Social Question

Mama_Cakes's avatar

Do you feel as though there's more homophobia in the Southern States?

Asked by Mama_Cakes (9289 points ) May 18th, 2012

There are a heck of a lot of Christians/conservatives down there. I checked out a group on Facebook called One Millions Moms. They’re awfully homophobic, Christian and I would say that a majority of them are from the South.

Thoughts?

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34 Answers

Kayak8's avatar

Homophobia, racism, pick something is just more open in the South. It is alive and well in the north, but Northerners have learned to try and hide it. Sometimes, the South is refreshing that way. You know straight up who doesn’t much “care for your kind.”

Adirondackwannabe's avatar

There’s ignorance everywhere in the US. It gets so discouraging.

bkcunningham's avatar

@Mama_Cakes, how can you tell that the majority of the members are from the South?

Mama_Cakes's avatar

Well, the majority who posted are and I could tell by clicking on their FB page.

bkcunningham's avatar

Oh, you clicked on the people who posted comments and it shows where they are from?

Mama_Cakes's avatar

For most, you can see where they’re from when you click on their FB page.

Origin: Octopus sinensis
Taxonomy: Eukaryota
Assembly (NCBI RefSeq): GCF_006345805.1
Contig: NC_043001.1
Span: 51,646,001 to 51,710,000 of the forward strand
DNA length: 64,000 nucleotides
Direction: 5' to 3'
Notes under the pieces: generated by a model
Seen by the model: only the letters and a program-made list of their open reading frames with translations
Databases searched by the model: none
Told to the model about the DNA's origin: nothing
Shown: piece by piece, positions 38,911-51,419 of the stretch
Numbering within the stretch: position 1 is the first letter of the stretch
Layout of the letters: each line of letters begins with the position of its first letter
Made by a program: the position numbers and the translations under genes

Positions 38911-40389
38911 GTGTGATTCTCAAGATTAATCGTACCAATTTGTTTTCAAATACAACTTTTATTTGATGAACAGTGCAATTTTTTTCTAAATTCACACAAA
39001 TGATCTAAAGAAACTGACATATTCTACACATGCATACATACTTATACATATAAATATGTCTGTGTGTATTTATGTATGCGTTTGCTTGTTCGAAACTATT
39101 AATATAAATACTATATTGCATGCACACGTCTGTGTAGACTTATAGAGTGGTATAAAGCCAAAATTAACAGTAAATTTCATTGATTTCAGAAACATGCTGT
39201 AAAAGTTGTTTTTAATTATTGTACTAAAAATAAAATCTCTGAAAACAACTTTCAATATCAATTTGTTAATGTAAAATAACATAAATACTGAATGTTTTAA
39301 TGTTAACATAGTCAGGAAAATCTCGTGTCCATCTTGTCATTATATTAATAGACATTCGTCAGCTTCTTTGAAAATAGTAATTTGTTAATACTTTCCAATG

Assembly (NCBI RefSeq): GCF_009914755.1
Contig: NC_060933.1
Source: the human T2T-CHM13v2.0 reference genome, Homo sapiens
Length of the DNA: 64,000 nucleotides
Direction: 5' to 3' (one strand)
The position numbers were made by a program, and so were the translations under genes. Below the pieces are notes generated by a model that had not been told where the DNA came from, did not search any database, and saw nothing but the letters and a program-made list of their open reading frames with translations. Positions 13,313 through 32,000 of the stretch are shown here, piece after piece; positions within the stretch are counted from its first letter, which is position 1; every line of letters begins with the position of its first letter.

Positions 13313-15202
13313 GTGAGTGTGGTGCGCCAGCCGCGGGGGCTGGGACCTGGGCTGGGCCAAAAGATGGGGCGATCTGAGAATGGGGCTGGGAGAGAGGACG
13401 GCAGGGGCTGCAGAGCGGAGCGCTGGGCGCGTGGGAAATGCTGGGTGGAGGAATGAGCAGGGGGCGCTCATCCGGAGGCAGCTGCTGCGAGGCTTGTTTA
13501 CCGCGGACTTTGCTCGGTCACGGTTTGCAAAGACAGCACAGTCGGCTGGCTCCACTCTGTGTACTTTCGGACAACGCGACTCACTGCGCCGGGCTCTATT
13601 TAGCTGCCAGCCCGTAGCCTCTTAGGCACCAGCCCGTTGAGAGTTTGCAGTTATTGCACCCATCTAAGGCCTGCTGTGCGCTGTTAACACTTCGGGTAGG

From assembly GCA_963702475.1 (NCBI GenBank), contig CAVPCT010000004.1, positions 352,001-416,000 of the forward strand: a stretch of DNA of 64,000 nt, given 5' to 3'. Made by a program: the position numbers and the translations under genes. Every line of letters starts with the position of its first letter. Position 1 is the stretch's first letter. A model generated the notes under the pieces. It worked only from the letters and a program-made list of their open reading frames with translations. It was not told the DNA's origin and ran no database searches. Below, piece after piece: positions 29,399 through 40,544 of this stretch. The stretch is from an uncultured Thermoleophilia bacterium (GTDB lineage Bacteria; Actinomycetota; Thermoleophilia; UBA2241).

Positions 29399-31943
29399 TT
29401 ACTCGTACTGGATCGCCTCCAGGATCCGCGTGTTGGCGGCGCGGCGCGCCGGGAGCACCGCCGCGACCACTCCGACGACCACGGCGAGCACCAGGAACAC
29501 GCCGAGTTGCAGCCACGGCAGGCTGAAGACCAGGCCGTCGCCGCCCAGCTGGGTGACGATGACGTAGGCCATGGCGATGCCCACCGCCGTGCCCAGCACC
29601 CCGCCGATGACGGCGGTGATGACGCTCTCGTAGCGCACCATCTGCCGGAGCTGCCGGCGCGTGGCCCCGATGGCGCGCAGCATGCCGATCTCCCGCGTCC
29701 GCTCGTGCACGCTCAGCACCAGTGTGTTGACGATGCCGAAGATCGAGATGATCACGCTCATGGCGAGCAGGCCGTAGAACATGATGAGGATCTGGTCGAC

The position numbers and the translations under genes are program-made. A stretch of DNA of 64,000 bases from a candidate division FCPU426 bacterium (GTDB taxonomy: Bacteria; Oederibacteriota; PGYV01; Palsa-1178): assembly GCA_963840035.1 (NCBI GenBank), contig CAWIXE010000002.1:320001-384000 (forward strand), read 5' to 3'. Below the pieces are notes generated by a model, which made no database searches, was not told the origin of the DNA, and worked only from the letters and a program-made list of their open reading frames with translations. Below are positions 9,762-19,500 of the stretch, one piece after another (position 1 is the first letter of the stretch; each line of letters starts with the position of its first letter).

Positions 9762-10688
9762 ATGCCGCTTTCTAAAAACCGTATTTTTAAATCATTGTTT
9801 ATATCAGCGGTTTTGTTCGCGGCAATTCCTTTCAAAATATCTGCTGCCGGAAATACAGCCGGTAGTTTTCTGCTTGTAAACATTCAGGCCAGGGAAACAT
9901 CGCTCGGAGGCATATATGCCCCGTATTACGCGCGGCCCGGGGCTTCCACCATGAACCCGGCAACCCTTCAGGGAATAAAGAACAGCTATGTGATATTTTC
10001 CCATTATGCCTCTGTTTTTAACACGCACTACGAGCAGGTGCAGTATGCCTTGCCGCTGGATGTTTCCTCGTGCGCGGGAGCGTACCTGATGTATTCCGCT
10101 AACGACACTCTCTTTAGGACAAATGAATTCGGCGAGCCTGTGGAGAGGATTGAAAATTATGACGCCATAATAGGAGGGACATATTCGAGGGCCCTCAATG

Charles's avatar

There is more religeousity in the south which may drive more of this hatred.

Aethelflaed's avatar

Yup.

The Guardian recently posted this really cool interactive infographic that shows gay rights laws by state. The southeast (or what we here are simply calling “the South”) is by far the worst, granting GLBT people almost no rights.

bkcunningham's avatar

I don’t see the interactive map, @Aethelflaed.

Adirondackwannabe's avatar

It’s there. How disgusting.

Aethelflaed's avatar

@bkcunningham It’s not a map. It looks like this.

bkcunningham's avatar

The northwest and midwest looks pretty much like the southeast on that graphic, don’t you think, @Aethelflaed?

Aethelflaed's avatar

@bkcunningham Sure, except for all the extra coloring rights.

bkcunningham's avatar

Except for the extra what, @Aethelflaed? I don’t know what that means.

chyna's avatar

Who made that graph? Is it correct? Laws are made by politicians, not by the people that elected them. I don’t see any way to measure this.

FutureMemory's avatar

Way to go Utah, Mississippi, and Michigan!

Mama_Cakes's avatar

Yeah, I showed my g/f that chart and she was shocked. She’s from Michigan and had no idea that it was that bad.

AngryWhiteMale's avatar

There’s homophobia everywhere, including out here in California. You only have to look at the rancor over Proposition 8 and the number of donors to know that there’s homophobia in every area. I agree with @Kayak8, though; Southerners are just more open about it.

It’s the same with racism; while it’s far more virulent in the South, racism exists (and existed) outside the South as well, it’s just generally more subtle by comparison.

Mama_Cakes's avatar